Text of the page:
Since the emergence of human race, plants have been the source of countless compounds having medicinal properties and lead to drug discovery. Since the ancient times, Indian Ayurveda, Traditional Chinese Medicine Literature, ancient Egyptian Ebers Papyrus all gives description of various plants and herbs having medicinal properties which are even today used all over the world for various health benefits. Different plant compounds act as immune boosters and can act as antibacterials, antivirals as well as antifungals. The coronaviruses encodes various proteins which enables its functioning. Many plants produce compounds interfere with these proteins and can become a target for drug development. Since the gene sequence of COVID-19 has very high similarities between the man proteins of COVID-19 and in SARS or MERS, thus previously reported anti-SARS or anti-MERS natural compounds may become a valuable guide to find the affective anti-COVID-19 herbal plants (Table 3).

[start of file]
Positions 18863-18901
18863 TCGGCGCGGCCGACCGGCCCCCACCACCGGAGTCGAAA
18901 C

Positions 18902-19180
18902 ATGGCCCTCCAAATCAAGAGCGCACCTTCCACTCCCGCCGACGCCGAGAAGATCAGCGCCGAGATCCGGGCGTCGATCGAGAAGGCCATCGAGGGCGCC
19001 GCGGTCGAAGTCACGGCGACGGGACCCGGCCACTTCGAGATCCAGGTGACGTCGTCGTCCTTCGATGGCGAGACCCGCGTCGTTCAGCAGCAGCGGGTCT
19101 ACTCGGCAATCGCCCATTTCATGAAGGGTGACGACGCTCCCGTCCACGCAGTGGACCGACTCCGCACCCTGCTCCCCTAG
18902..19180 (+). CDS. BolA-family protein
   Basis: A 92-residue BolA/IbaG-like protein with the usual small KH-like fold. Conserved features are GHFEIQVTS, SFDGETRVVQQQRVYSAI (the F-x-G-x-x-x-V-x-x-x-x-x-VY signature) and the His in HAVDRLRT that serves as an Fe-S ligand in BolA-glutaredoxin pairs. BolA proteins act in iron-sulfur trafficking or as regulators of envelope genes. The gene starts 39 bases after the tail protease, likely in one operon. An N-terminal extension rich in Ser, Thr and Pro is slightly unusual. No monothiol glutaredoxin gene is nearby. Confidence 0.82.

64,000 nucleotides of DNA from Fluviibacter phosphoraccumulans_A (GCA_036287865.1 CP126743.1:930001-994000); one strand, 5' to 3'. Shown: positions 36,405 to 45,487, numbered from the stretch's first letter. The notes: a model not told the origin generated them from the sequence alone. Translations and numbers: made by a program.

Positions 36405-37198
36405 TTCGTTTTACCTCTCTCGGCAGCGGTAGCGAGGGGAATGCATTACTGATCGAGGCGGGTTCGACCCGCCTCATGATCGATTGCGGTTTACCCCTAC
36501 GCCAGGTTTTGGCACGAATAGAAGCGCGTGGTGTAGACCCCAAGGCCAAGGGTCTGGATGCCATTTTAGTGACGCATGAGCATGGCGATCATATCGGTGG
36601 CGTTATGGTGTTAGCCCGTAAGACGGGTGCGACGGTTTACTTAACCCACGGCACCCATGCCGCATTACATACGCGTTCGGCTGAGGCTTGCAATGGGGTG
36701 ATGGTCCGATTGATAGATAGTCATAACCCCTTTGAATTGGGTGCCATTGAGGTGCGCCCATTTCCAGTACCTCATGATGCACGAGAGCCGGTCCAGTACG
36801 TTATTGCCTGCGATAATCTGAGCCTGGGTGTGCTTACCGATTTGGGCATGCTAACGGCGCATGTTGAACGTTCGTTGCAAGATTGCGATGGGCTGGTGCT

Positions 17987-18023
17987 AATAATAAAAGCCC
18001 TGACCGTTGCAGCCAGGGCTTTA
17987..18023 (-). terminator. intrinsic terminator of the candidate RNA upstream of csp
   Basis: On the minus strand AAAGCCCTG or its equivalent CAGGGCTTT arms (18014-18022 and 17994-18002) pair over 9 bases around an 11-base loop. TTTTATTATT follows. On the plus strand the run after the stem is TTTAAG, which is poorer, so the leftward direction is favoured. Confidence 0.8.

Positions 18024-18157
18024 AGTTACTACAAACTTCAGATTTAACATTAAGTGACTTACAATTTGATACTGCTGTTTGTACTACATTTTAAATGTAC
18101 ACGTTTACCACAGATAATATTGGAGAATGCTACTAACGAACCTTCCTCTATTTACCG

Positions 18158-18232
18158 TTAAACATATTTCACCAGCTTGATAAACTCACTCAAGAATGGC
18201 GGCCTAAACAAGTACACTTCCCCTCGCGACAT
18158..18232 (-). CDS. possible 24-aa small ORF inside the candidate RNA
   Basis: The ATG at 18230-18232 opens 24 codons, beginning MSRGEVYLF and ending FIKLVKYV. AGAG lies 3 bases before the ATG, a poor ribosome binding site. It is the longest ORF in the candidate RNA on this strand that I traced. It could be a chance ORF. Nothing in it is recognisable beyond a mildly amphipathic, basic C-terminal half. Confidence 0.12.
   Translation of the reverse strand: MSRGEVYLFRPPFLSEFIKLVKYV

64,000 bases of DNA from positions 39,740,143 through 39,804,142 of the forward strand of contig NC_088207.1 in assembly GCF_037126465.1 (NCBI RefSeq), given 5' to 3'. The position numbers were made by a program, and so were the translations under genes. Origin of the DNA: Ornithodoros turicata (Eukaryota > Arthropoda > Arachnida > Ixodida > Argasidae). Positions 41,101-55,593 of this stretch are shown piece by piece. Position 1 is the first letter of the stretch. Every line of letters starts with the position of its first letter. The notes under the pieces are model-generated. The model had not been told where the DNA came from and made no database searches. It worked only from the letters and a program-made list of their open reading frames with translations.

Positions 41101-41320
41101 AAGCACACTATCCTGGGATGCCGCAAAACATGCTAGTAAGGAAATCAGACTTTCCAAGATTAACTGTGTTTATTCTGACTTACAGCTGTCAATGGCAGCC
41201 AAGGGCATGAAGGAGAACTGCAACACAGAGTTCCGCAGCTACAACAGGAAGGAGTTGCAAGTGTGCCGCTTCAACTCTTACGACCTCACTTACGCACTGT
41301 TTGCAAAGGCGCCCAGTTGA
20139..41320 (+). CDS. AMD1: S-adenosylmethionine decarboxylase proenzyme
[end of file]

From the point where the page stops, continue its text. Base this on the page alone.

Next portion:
Table (3):
Plant products effective against various strains of Human Coronavirus.

Virus
Plant/Plant Product
Mode of Action
Reference
SARS-CoV
Phenolic plant compounds and  Extract of roots of Isatis indigotica
Inhibits SARS-3CLpro enzyme activity
[28,29]
Flavanoid Baicalin from Scutellaria baicalensis
Inhibits Angiotensin Converting Enzyme
[30,31,32]
Water extract of Houttuynia cordata
Inhibit the activity of viral SARS-3CLpro Block viral RNA-dependent RNA polymerase activity
[32,33,34]
Glycyrhizzin from the liquorice roots
Affects various cellular signalling pathways